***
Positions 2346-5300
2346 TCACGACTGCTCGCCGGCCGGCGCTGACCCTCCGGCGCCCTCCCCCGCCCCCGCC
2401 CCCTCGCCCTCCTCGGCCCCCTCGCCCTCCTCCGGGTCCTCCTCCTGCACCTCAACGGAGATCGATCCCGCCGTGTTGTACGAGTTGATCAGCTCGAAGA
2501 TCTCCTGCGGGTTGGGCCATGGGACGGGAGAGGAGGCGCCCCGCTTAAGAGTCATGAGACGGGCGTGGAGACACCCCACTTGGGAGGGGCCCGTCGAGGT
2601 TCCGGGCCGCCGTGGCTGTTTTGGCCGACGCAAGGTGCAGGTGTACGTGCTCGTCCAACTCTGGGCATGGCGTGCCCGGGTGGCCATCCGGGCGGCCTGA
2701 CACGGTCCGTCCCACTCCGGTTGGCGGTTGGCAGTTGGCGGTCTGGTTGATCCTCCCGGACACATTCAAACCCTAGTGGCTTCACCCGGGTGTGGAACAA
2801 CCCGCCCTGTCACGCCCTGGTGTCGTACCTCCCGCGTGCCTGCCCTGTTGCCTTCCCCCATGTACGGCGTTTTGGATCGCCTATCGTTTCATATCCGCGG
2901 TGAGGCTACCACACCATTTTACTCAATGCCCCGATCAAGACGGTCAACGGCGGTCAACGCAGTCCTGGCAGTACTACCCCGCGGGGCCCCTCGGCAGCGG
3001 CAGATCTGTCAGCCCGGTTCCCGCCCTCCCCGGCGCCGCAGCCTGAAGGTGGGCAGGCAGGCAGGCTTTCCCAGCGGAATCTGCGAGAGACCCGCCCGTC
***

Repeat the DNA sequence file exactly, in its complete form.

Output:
Positions 2346-5300
2346 TCACGACTGCTCGCCGGCCGGCGCTGACCCTCCGGCGCCCTCCCCCGCCCCCGCC
2401 CCCTCGCCCTCCTCGGCCCCCTCGCCCTCCTCCGGGTCCTCCTCCTGCACCTCAACGGAGATCGATCCCGCCGTGTTGTACGAGTTGATCAGCTCGAAGA
2501 TCTCCTGCGGGTTGGGCCATGGGACGGGAGAGGAGGCGCCCCGCTTAAGAGTCATGAGACGGGCGTGGAGACACCCCACTTGGGAGGGGCCCGTCGAGGT
2601 TCCGGGCCGCCGTGGCTGTTTTGGCCGACGCAAGGTGCAGGTGTACGTGCTCGTCCAACTCTGGGCATGGCGTGCCCGGGTGGCCATCCGGGCGGCCTGA
2701 CACGGTCCGTCCCACTCCGGTTGGCGGTTGGCAGTTGGCGGTCTGGTTGATCCTCCCGGACACATTCAAACCCTAGTGGCTTCACCCGGGTGTGGAACAA
2801 CCCGCCCTGTCACGCCCTGGTGTCGTACCTCCCGCGTGCCTGCCCTGTTGCCTTCCCCCATGTACGGCGTTTTGGATCGCCTATCGTTTCATATCCGCGG
2901 TGAGGCTACCACACCATTTTACTCAATGCCCCGATCAAGACGGTCAACGGCGGTCAACGCAGTCCTGGCAGTACTACCCCGCGGGGCCCCTCGGCAGCGG
3001 CAGATCTGTCAGCCCGGTTCCCGCCCTCCCCGGCGCCGCAGCCTGAAGGTGGGCAGGCAGGCAGGCTTTCCCAGCGGAATCTGCGAGAGACCCGCCCGTC